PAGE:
Yes, I am! I’m counting the days till it happens!!

What’s your favourite flavour Ice Cream?

Blueberry. 

 

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Interview with Sara Mautone

 

How did you get involved in I Scream Factory?

I met Alex Plesner in June at Luisa Via Roma, one of the most important fashion stores we have in Florence, during their Firenze4Ever event. When she saw my work and asked me to join the I Scream Factory collective I was honoured—I couldn’t wait to shoot with a precise theme to follow. I have never worked that way before doing this set.
What do you love about Ice Cream?

The cone— the perfect end for an ice cream.

How have you used Ice Cream in your photos? What does it represent in your photos?

Ice cream in our pictures is strictly the subject of a commercial campaign. We put together the outfits using tonal repetitions and colours trying to recreate a 60’s-like mood, capturing the models in static yet magnetic poses capable to capture the observer’s attention through gesture and glance.
What do you hope people will feel from seeing your photos?

I hope that they will be impressed by the harmony and attention to detail that permeates these pictures. My usual collaborators Prisca Maizzi and Irene Ghillani did the styling, and I am sure that without their help this work would not have satisfied me so much.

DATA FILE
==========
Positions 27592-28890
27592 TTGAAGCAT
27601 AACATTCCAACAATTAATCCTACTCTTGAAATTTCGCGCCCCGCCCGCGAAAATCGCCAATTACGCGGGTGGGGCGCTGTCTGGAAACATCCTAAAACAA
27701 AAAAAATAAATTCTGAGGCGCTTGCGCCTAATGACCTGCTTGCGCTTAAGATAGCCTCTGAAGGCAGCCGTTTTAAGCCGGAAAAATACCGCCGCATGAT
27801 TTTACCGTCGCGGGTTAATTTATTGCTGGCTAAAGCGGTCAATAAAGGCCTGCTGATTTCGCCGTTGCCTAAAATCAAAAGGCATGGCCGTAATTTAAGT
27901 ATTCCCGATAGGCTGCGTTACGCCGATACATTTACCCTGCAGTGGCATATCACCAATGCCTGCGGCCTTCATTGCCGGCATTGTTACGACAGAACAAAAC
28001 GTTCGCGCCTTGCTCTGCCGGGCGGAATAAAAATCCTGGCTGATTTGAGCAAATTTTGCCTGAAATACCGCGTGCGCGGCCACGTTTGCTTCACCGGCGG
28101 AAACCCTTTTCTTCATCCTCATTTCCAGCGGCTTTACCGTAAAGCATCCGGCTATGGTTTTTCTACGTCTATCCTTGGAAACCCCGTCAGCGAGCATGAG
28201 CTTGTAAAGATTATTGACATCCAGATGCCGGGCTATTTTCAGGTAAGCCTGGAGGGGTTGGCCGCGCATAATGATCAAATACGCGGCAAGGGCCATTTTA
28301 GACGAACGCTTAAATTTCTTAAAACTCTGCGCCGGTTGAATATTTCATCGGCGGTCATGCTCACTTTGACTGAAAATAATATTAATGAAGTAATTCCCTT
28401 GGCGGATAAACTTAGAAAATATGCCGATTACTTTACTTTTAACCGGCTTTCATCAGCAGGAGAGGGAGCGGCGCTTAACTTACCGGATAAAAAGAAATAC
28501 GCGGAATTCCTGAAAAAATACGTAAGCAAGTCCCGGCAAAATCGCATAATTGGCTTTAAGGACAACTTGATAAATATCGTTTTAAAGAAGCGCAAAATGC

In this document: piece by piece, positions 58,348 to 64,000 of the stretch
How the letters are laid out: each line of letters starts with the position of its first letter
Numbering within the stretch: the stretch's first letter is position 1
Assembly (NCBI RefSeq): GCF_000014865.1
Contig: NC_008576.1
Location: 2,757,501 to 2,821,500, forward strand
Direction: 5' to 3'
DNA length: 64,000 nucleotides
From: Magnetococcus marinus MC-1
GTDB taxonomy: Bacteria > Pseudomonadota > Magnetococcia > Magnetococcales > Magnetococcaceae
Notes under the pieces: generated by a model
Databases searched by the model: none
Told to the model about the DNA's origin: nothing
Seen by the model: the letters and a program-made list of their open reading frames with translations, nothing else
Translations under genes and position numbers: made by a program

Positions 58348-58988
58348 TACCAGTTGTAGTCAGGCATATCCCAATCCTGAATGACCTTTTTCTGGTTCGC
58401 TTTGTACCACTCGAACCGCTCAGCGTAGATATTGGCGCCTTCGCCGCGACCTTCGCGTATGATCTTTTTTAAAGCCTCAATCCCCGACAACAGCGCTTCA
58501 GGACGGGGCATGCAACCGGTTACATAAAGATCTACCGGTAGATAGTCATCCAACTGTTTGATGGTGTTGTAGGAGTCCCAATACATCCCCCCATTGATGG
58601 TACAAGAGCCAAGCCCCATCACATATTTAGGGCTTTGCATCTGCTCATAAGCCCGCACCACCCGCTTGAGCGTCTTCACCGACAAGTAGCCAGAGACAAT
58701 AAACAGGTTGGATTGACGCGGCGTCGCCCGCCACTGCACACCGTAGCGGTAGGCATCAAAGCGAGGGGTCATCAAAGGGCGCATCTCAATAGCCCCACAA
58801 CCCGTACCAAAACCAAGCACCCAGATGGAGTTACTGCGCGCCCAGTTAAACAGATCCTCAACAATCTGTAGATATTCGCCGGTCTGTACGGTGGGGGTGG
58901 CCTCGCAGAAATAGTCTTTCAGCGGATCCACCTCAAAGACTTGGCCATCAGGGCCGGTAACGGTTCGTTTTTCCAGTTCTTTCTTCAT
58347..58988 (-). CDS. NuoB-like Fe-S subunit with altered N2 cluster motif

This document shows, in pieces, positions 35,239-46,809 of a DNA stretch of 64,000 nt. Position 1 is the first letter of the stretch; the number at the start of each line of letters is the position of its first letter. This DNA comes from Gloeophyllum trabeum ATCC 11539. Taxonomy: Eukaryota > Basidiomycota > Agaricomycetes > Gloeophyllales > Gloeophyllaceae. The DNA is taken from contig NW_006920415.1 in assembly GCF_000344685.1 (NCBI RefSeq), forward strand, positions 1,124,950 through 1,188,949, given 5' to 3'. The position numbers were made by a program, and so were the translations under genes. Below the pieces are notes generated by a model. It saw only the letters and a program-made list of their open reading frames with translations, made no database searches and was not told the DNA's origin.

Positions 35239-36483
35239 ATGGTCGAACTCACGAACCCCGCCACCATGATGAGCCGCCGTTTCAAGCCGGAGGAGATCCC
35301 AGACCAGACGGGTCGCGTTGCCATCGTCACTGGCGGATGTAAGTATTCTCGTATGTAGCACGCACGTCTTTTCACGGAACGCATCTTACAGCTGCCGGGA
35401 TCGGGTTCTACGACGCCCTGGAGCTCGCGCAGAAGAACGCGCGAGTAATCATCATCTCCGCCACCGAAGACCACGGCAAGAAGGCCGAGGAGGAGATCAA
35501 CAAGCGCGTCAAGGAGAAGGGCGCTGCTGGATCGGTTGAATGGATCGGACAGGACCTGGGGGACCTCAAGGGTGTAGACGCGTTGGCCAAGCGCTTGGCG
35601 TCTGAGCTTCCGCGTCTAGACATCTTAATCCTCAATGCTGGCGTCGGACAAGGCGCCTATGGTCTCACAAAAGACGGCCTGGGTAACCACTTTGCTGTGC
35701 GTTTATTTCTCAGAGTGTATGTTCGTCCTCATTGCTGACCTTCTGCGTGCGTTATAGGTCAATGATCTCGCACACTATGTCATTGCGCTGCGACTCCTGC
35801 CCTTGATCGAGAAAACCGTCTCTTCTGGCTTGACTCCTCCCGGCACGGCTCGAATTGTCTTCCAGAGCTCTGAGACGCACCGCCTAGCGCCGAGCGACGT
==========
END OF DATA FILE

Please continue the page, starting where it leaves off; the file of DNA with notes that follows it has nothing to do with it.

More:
Do you look for the ‘multi sensory’ in your artwork?

Ice cream is an object of desire. It is not possible to perceive its taste or consistency, all you can see is related to the aesthetic of it, most of all its colour. It is not the kind of ice cream you eat with your mouth; it has to be eaten with the eyes. Indeed, our models’ eyes are the real protagonists of the photographs.


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Are you looking forward to the display at the V&A?

Our photos arrived to the V&A museum a few days ago, even if I will not be able to be there I feel absolutely honoured and excited!
What’s your favourite flavour Ice Cream?

Cookies! So fat but so tasty

 

I Scream Factory will be temporarily displayed on November 16th at the V&A. For more information visit iscreamfactory.co.uk

 

Words by Elspeth Merry